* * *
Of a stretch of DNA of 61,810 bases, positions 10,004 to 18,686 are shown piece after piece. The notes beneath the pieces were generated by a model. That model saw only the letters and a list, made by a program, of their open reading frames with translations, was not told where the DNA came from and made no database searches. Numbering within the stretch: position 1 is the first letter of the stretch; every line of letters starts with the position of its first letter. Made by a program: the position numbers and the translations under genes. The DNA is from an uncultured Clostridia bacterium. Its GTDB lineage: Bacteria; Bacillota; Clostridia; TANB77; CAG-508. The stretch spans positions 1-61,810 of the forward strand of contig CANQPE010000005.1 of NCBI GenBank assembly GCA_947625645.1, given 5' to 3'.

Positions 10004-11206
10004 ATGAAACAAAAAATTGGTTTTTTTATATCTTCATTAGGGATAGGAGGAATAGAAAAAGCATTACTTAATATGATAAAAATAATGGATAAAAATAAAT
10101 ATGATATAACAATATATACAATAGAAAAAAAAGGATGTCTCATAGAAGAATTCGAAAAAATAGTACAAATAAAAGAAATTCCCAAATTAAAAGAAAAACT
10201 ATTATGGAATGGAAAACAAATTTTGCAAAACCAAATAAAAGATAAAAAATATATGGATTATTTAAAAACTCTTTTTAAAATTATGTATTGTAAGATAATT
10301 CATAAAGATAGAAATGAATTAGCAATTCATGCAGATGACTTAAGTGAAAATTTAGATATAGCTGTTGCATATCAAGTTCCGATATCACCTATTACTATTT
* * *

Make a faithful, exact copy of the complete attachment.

Of a stretch of DNA of 61,810 bases, positions 10,004 to 18,686 are shown piece after piece. The notes beneath the pieces were generated by a model. That model saw only the letters and a list, made by a program, of their open reading frames with translations, was not told where the DNA came from and made no database searches. Numbering within the stretch: position 1 is the first letter of the stretch; every line of letters starts with the position of its first letter. Made by a program: the position numbers and the translations under genes. The DNA is from an uncultured Clostridia bacterium. Its GTDB lineage: Bacteria; Bacillota; Clostridia; TANB77; CAG-508. The stretch spans positions 1-61,810 of the forward strand of contig CANQPE010000005.1 of NCBI GenBank assembly GCA_947625645.1, given 5' to 3'.

Positions 10004-11206
10004 ATGAAACAAAAAATTGGTTTTTTTATATCTTCATTAGGGATAGGAGGAATAGAAAAAGCATTACTTAATATGATAAAAATAATGGATAAAAATAAAT
10101 ATGATATAACAATATATACAATAGAAAAAAAAGGATGTCTCATAGAAGAATTCGAAAAAATAGTACAAATAAAAGAAATTCCCAAATTAAAAGAAAAACT
10201 ATTATGGAATGGAAAACAAATTTTGCAAAACCAAATAAAAGATAAAAAATATATGGATTATTTAAAAACTCTTTTTAAAATTATGTATTGTAAGATAATT
10301 CATAAAGATAGAAATGAATTAGCAATTCATGCAGATGACTTAAGTGAAAATTTAGATATAGCTGTTGCATATCAAGTTCCGATATCACCTATTACTATTT